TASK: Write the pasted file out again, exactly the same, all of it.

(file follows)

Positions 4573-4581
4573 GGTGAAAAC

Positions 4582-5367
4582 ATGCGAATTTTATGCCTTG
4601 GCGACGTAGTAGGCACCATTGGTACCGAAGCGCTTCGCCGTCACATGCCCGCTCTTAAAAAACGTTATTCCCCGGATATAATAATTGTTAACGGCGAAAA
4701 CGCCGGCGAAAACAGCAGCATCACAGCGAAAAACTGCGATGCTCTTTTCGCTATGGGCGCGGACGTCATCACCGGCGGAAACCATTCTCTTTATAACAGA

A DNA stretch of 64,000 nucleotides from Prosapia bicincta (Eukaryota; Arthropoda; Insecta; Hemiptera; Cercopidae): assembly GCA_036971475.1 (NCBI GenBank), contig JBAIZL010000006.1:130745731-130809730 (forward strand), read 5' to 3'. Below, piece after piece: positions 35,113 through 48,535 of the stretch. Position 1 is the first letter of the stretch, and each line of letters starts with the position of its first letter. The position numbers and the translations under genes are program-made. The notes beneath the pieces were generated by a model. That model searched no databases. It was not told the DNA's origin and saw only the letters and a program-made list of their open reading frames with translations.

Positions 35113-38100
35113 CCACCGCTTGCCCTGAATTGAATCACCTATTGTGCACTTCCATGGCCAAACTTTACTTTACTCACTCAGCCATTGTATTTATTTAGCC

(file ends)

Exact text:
Positions 4573-4581
4573 GGTGAAAAC

Positions 4582-5367
4582 ATGCGAATTTTATGCCTTG
4601 GCGACGTAGTAGGCACCATTGGTACCGAAGCGCTTCGCCGTCACATGCCCGCTCTTAAAAAACGTTATTCCCCGGATATAATAATTGTTAACGGCGAAAA
4701 CGCCGGCGAAAACAGCAGCATCACAGCGAAAAACTGCGATGCTCTTTTCGCTATGGGCGCGGACGTCATCACCGGCGGAAACCATTCTCTTTATAACAGA

A DNA stretch of 64,000 nucleotides from Prosapia bicincta (Eukaryota; Arthropoda; Insecta; Hemiptera; Cercopidae): assembly GCA_036971475.1 (NCBI GenBank), contig JBAIZL010000006.1:130745731-130809730 (forward strand), read 5' to 3'. Below, piece after piece: positions 35,113 through 48,535 of the stretch. Position 1 is the first letter of the stretch, and each line of letters starts with the position of its first letter. The position numbers and the translations under genes are program-made. The notes beneath the pieces were generated by a model. That model searched no databases. It was not told the DNA's origin and saw only the letters and a program-made list of their open reading frames with translations.

Positions 35113-38100
35113 CCACCGCTTGCCCTGAATTGAATCACCTATTGTGCACTTCCATGGCCAAACTTTACTTTACTCACTCAGCCATTGTATTTATTTAGCC